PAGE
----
Supreme Court unanimously strikes down legal challenge to abortion pill mifepristone

ByDevin Dwyer ABCNews logo
Thursday, June 13, 2024
Supreme Court unanimously strikes down legal challenge to abortion pill mifepristone
The ruling preserves access to the mail-order medication nationwide.

WASHINGTON -- The U.S. Supreme Court on Thursday ruled a group of doctors lacked legal standing to challenge the Food and Drug Administration's regulation of the abortion pill mifepristone, preserving access to the medication nationwide.

The unanimous opinion was authored by Justice Brett Kavanaugh.

The case put abortion access back in the spotlight for the court after its conservative majority voted to overrule Roe v. Wade in 2022.

"Plaintiffs are pro-life, oppose elective abortion, and have sincere legal, moral, ideological, and policy objections to mifepristone being prescribed and used by others," Kavanaugh wrote in the ruling. "Because plaintiffs do not prescribe or use mifepristone, plaintiffs are unregulated parties who seek to challenge FDA's regulation of others."

"Plaintiffs advance several complicated causation theories to connect FDA's actions to the plaintiffs' alleged injuries in fact. None of these theories suffices to establish Article III standing," he concluded.

Mifepristone is the first pill taken in a two-drug regimen for medication abortion, which is the most common method of abortion in the country.

The court's ruling means mifepristone will remain available under preexisting conditions, which include allowing women to receive the medication by mail and without any in person dispensation requirement.

Though President Joe Biden said the decision "does not change the fact that the fight for reproductive freedom continues."

"Women are being turned away from emergency rooms, or forced to go to court to plead for care that their doctor recommended or to travel hundreds of miles for care," Biden said in a statement. "Doctors and nurses are being threatened with jail time, including life in prison, for providing the health care they have been trained to provide. And contraception and IVF are under attack."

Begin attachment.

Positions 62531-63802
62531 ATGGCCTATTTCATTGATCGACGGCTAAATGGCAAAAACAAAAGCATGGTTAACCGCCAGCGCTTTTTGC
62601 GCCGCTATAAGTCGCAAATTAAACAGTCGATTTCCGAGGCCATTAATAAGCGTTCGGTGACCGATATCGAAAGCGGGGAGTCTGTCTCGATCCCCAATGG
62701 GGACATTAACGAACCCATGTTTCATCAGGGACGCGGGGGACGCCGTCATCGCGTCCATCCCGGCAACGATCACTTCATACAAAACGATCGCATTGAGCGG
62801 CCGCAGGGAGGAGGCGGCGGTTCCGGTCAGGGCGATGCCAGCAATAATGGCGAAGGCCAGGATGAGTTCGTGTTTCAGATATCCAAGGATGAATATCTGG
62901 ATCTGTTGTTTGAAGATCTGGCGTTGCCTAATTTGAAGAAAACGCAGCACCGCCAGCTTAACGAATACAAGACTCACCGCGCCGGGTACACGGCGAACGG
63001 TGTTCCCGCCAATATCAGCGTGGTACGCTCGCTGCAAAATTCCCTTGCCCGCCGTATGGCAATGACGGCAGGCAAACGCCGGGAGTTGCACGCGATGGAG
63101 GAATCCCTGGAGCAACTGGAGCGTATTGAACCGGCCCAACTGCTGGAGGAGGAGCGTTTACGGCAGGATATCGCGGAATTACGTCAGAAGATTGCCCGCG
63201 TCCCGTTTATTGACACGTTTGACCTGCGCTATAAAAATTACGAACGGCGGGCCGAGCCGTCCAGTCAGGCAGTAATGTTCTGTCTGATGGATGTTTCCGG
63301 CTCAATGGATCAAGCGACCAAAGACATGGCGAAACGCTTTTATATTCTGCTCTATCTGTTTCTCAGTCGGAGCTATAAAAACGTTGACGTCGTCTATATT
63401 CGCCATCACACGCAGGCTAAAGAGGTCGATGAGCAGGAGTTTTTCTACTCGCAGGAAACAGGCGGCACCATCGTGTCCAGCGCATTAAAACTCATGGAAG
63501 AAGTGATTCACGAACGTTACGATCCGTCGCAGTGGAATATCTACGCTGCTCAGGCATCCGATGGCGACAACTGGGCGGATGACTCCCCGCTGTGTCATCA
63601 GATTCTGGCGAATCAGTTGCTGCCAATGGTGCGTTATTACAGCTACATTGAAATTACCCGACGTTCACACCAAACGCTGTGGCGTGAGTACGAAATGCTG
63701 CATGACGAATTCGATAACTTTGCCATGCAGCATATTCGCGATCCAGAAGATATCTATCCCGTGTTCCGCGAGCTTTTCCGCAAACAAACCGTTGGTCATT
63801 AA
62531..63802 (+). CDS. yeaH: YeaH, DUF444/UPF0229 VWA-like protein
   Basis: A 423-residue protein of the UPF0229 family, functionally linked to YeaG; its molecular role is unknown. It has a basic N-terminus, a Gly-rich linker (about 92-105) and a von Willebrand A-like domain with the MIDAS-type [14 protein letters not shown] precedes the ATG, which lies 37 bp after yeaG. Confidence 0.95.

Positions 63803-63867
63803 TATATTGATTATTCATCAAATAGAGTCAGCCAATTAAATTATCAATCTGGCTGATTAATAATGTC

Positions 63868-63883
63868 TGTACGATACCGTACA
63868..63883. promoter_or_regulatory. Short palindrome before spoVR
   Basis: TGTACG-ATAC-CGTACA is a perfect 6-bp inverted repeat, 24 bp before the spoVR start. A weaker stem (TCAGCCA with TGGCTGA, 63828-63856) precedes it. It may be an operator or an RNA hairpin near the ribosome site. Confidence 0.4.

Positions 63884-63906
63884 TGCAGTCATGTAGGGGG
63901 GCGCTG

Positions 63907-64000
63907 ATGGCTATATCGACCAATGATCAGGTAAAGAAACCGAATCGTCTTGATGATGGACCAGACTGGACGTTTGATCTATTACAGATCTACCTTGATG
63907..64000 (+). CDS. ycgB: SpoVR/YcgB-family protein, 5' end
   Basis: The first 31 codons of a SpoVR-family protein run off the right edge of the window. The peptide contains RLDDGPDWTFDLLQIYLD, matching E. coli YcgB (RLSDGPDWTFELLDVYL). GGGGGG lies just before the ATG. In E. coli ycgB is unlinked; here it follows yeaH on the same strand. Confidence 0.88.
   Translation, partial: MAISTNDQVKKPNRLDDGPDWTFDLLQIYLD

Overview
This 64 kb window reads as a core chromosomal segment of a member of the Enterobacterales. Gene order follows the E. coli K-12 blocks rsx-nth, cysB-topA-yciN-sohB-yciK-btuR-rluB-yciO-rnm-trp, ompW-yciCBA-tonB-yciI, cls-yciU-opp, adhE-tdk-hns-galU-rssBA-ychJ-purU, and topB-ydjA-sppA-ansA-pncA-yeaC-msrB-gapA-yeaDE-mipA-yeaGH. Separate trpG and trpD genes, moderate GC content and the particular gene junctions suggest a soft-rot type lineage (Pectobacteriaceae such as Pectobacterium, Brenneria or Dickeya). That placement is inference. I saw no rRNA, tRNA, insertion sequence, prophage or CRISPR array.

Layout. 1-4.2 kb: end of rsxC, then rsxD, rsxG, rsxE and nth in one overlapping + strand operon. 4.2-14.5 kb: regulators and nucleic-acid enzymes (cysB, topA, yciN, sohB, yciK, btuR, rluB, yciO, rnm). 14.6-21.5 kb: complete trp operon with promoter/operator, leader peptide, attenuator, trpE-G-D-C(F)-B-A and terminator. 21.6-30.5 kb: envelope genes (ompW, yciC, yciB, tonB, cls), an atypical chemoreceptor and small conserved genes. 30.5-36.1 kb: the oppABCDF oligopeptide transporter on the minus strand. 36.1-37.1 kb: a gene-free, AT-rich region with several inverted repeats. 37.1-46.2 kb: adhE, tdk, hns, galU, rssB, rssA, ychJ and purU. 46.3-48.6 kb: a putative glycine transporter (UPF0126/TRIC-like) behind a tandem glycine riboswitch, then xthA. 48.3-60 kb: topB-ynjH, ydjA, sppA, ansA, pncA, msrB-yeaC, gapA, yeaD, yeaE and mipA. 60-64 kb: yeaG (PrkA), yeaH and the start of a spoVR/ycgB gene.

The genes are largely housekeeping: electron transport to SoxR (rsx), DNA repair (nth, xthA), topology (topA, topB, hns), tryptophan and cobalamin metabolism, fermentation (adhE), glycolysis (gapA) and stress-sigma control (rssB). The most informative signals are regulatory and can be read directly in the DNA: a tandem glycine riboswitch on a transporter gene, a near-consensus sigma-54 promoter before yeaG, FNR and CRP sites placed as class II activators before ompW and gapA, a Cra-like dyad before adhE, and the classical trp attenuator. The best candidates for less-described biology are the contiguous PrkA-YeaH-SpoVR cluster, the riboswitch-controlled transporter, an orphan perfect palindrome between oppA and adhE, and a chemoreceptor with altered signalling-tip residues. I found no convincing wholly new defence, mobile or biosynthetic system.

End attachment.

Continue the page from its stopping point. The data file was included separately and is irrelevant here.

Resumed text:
The case's lead plaintiff, the Alliance for Hippocratic Medicine, argued on behalf of anti-abortion rights doctors that those regulations were unsound. The Biden administration defended the FDA's process in court as being supported by science and decades of safe use.

But much of the March 25 arguments centered on the question of standing, and the court concluded the pill's challengers "failed to demonstrate that FDA's relaxed regulatory requirements likely would cause them to suffer an injury in fact."

"For that reason, the federal courts are the wrong forum for addressing the plaintiffs' concerns about FDA's actions," Kavanaugh wrote. "The plaintiffs may present their concerns and objections to the President and FDA in the regulatory process, or to Congress and the President in the legislative process."

Drug maker Danco, which fought to defend the pill, said the ruling was a huge win for the pharmaceutical industry which had warned against courts overriding the judgment of scientists and experts at FDA.

The court "maintained the stability of the FDA drug approval process, which is based on the agency's expertise and on which patients, healthcare providers and the US pharmaceutical industry rely," a Danco spokeswoman Abigail Long, said in a statement.

Abortion opponents decried the decision as "deeply disappointing."

"It is a sad day for all who value women's health and unborn children's lives, but the fight to stop dangerous mail-order abortion drugs is not over," said Susan B. Anthony Pro-Life America policy director Katie Daniel.

ABC News' Alexandra Hutzler contributed to this report.